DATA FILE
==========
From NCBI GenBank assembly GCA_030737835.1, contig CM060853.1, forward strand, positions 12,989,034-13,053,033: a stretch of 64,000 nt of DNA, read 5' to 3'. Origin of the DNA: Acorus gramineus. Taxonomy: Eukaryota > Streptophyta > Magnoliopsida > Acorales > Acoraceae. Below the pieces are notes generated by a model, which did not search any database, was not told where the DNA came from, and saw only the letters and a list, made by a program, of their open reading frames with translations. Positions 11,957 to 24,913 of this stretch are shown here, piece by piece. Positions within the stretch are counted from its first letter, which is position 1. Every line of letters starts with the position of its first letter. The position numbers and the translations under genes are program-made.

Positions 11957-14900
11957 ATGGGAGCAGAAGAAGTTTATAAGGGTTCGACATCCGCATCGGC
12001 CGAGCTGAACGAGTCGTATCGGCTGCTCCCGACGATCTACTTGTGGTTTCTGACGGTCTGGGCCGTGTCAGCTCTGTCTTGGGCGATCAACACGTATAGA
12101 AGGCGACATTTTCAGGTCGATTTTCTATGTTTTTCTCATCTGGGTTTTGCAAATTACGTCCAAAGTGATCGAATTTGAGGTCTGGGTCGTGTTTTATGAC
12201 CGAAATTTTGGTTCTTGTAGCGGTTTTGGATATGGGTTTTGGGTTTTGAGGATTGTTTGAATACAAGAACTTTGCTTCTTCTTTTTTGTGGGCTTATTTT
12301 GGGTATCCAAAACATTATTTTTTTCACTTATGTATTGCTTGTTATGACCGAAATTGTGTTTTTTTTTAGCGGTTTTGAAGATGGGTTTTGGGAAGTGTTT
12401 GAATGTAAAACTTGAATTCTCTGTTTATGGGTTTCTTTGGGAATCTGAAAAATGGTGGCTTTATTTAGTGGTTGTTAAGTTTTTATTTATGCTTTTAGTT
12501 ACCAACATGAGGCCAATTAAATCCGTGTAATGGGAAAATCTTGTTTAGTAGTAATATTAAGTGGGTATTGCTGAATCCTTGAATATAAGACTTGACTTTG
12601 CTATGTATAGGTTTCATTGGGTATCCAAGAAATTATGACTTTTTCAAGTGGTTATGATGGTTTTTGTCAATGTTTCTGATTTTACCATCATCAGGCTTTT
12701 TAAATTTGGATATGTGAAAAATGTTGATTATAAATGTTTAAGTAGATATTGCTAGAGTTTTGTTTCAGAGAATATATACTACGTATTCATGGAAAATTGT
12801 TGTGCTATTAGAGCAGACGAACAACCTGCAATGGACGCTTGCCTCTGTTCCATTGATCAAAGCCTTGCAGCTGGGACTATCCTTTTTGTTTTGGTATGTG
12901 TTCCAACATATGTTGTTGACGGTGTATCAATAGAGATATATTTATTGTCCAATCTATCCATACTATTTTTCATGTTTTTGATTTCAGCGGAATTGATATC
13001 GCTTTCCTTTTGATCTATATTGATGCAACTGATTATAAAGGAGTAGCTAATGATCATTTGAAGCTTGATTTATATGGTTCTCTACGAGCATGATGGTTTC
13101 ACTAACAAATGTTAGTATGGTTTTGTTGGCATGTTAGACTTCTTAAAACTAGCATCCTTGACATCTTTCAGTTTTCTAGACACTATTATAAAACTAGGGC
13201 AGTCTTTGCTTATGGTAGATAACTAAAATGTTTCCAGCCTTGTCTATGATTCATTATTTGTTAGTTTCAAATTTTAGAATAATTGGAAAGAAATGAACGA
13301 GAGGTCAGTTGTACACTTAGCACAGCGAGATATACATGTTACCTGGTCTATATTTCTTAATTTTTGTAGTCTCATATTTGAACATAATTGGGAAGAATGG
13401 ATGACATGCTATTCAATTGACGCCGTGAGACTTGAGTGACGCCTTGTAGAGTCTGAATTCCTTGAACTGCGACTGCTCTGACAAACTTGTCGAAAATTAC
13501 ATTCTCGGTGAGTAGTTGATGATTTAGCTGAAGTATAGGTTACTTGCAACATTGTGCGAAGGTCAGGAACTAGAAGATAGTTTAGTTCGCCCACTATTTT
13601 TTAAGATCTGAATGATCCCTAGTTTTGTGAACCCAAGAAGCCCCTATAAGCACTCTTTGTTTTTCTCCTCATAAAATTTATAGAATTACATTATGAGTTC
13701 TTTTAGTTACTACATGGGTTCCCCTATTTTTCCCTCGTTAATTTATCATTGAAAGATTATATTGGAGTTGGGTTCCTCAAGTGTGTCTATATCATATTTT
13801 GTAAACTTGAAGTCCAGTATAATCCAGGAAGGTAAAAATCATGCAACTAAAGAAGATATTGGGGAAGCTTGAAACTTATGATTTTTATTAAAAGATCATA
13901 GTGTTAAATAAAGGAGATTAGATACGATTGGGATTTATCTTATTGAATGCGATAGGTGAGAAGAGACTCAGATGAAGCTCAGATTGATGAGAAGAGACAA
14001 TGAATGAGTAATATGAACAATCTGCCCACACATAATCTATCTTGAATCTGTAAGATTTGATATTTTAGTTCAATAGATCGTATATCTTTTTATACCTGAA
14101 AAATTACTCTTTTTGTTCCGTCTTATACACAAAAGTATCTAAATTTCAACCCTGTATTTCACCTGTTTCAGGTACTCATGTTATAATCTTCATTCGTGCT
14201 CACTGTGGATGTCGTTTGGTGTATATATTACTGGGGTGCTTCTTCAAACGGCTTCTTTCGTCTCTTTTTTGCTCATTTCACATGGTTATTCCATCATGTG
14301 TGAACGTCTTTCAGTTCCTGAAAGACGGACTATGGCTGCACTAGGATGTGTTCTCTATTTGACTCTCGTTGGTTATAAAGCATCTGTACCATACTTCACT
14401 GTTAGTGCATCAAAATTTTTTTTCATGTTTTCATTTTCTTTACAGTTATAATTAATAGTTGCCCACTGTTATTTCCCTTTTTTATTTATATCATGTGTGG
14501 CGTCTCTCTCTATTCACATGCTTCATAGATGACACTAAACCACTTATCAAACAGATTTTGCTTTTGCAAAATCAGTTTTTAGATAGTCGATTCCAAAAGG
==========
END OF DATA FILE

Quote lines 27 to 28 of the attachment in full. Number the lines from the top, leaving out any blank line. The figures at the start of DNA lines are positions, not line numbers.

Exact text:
14301 TGAACGTCTTTCAGTTCCTGAAAGACGGACTATGGCTGCACTAGGATGTGTTCTCTATTTGACTCTCGTTGGTTATAAAGCATCTGTACCATACTTCACT
14401 GTTAGTGCATCAAAATTTTTTTTCATGTTTTCATTTTCTTTACAGTTATAATTAATAGTTGCCCACTGTTATTTCCCTTTTTTATTTATATCATGTGTGG